By Meg Chen
“Please collect a few spoonfuls of dirt in a ziplock bag and bring the sample with you to the first day of class.“
It’s been a long, yet quick journey. The path from a random soil sample to a beautiful, unique phage feels so unreal. But now that I come to think of it, it must have taken much longer than three months for the first researcher(s) to experiment with different procedures for isolating plaques and develop the most effective one. For example, who came up with the idea of streaking a plaque?
One of the most important things I learned along the way was lab technique. Early on, I would stay past 5 every day, checking my work at each step. Yet I would still end up with contamination. I figured that since there was no way to keep every single phage out of the microcentrifuge tubes, I resorted to methods to eliminate outside phages, such as cleaning my tools with CiDecon before putting my phage solution in and working closer to the flame. One day, I actually worked dangerously close to the flame and burned a hole through my gloves (though the fire went out quickly and did not get to my skin). Even though I successfully eliminated outside phages from my tubes and plates, I realized that I would have to find ways to minimize contamination instead. For example, instead of reaching into the container to pick out microcentrifuge tubes, I learned from Dr. Fisher that I was supposed to dump them out and close them quickly.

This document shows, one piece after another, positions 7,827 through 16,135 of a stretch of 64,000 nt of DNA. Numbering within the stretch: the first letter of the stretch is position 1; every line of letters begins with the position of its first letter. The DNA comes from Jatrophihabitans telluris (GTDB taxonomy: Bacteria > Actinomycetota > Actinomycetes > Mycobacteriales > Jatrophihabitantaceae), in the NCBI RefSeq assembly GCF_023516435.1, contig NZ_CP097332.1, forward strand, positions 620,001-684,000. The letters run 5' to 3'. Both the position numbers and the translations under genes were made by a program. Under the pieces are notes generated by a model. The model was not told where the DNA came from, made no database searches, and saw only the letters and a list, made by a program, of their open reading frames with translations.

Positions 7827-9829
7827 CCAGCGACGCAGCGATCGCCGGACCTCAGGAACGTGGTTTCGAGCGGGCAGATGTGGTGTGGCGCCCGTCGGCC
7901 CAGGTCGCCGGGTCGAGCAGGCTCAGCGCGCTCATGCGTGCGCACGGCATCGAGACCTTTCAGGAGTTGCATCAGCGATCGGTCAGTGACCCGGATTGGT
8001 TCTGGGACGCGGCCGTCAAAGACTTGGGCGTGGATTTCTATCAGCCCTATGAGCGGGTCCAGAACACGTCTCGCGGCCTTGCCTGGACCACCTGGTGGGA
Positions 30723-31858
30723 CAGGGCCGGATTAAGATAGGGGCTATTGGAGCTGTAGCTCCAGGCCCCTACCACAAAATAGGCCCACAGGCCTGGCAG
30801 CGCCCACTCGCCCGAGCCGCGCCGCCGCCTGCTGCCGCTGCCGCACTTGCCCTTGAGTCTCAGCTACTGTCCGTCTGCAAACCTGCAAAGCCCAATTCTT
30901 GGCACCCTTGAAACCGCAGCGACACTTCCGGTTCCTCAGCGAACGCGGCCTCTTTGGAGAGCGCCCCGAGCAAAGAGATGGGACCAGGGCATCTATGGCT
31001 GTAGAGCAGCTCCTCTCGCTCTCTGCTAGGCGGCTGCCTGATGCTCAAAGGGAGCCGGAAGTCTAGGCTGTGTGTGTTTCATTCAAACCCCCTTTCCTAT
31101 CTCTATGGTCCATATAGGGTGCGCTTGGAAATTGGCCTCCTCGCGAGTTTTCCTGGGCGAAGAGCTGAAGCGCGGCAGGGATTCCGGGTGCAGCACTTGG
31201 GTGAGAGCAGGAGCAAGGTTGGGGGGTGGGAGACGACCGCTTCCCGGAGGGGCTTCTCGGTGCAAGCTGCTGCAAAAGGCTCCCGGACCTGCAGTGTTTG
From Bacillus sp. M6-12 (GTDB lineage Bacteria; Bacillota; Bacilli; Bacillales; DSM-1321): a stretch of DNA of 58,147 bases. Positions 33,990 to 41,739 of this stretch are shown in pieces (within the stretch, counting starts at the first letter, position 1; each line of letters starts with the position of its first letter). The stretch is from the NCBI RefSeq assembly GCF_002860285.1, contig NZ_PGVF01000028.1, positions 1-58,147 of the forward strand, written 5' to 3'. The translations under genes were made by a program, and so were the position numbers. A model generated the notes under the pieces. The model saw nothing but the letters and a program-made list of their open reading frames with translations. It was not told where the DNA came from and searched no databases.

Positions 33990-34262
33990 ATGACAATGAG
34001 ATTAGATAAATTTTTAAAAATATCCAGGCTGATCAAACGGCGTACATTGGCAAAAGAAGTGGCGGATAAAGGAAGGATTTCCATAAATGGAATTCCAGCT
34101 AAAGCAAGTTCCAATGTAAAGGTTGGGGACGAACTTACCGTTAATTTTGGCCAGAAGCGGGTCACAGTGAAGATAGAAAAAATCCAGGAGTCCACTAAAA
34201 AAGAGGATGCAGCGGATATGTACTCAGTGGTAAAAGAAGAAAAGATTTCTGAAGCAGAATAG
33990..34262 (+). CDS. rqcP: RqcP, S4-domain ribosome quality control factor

I slowly grew accustomed to the method of sterile technique through trial and error, and by the third week, I was out of the lab by 4 most of the time. I still remained skeptical that my plaques all came from phages in my enrichment plating and not from the surrounding air, and I saved 2 plates for each round of streaking and dilution series so that I could go back and re-streak if I run into contamination another time. After putting top agar on my negative control plate, I would shut the lid quickly, sometimes shattering the outside of the petri dishes. I always took one more tube to pick up the top agar with than I actually needed in case I accidentally touched the tip of one tube to a foreign surface. When our whole class experienced contamination due to the old smeg, my plates with top agar and phage buffer alone did not have any contamination even though I had been slightly less careful. This was when I realized that I had been too paranoid all along, and that the chance of my phage coming from the air is lower than what I originally expected.